Chromium Picolinate for Cats

Learn the benefits of chromium picolinate for cats. Research finds the element is beneficial to overweight cats and those diagnosed with diabetes mellitus. The use of chromium may also help cats maintain a proper body weight, even as they age.

Foods Rich in Chromium Picolinate

Chromium picolinate is found in everything from prunes to mushrooms. Other sources include:

  • Bacon
  • Brewer's yeast
  • Cacao nibs
  • Cheese
  • Corn
  • Herbs in the thyme family
  • Peanuts and peanut butter
  • Peas
  • Raisins
  • Raw oysters
  • Red and white wine
  • Shredded wheat

It's unlikely you'll find these ingredients in cat foods, however. Therefore, supplementation is advisable in cats that are overweight or that suffer from diabetes mellitus or are at risk for obesity.

Benefits of Chromium Picolinate

Research finds that chromium aids the body in losing body fat, lowering blood sugar levels and reducing cholesterol levels. The element aids the body in regulating insulin levels, by metabolizing carbohydrates, fats and proteins properly.

Because it helps with insulin levels, diabetics find their bodies reduce their dependency on insulin injections. Studies have found that chromium is effective in humans, and therefore veterinarians have been testing the effectiveness in cats.

Proper Dosage of Chromium

Experts suggest providing a dosage of 200 micrograms of chromium picolinate once a day. In 2001, a study was performed by the University of Queensland's Companion Animal Sciences Department. They took a group of healthy 32 cats, split them up into four groups and gave each group a specific dosage of chromium:

  • 0 parts per billion
  • 150 ppb
  • 300 ppb
  • 600 ppb

After six weeks of supplementation, the cats given 300 and 600 ppb dosages had lower glucose levels than the other test groups. Following this test, it was suggested that cats at risk for obesity and diabetes be given daily supplements of chromium as a preventative measure. Many say the element aids in glucose regulation in their pet. They find insulin medications last longer and work more effectively. Because chromium does seem to change the way the body uses up glucose stores, it is important to closely monitor blood sugar levels.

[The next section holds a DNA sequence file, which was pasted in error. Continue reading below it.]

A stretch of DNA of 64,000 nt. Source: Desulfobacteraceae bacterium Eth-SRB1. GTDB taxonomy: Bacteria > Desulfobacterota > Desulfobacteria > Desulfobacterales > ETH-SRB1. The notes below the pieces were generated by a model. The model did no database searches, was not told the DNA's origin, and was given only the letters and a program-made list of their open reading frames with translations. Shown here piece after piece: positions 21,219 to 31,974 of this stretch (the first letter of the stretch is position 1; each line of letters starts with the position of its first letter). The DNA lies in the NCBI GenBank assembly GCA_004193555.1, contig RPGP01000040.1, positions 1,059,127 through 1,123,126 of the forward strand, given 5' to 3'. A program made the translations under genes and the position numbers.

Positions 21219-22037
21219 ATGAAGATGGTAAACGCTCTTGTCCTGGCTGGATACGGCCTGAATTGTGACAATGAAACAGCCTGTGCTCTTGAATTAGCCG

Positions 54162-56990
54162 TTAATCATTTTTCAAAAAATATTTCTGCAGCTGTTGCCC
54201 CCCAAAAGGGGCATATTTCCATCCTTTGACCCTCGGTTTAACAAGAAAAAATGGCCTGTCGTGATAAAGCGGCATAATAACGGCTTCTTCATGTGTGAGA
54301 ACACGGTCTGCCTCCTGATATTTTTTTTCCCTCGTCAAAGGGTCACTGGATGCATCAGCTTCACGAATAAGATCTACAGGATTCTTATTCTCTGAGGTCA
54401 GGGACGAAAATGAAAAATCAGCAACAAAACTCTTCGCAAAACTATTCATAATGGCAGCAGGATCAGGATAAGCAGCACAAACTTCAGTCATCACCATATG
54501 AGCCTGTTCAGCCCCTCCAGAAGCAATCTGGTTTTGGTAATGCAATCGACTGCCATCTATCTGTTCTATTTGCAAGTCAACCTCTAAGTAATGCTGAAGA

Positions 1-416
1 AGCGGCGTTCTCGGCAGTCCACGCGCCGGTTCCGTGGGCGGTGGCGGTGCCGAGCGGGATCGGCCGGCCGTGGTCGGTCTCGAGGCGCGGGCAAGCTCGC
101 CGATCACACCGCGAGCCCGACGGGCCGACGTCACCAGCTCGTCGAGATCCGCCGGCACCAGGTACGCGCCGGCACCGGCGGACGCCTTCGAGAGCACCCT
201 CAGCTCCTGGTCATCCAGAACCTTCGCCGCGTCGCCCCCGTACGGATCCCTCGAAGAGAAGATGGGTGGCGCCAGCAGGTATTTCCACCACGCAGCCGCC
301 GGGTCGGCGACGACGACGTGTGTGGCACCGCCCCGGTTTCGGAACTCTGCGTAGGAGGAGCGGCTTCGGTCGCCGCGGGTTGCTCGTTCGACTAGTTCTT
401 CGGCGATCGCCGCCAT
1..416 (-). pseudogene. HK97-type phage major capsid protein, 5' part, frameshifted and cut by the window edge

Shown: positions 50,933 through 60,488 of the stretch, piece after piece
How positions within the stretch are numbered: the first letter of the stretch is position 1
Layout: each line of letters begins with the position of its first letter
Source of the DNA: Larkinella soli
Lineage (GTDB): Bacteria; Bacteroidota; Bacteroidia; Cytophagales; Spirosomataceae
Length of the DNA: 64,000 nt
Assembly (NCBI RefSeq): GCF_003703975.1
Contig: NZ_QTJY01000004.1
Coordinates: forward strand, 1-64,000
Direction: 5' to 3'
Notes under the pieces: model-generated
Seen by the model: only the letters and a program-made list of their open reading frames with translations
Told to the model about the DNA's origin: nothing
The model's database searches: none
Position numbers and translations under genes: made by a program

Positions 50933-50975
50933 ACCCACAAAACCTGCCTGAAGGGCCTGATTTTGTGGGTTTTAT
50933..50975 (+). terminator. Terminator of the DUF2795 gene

Overdosing on Chromium

The US Department of Agriculture performed a test to find out if chromium was toxic in animals or humans at any level. Using lab rats and testing the level of chromium in their bloodstream and organs, the study found that it would take more than 35,000 milligrams of chromium per day before a cat might start showing adverse effects.

Tests on pigs found that those given large supplements of chromium tended to have larger litters. Whether the element would have the same effect on cats is unknown.

Contraindication for Chromium Picolinate

The one downside to daily chromium supplements is an increased risk of kidney disease. Only a small percentage of cats are at risk for developing kidney disease as a result of the increased chromium levels in their bloodstream. Cat breeds such as Siamese that have a higher risk for urinary, bladder and kidney disease should be monitored closely.

If your cat already has kidney problems, you should weigh the risks against the benefits before supplementing his diet with chromium. If you do supplement with chromium, make sure you discuss anything of concern with your veterinarian.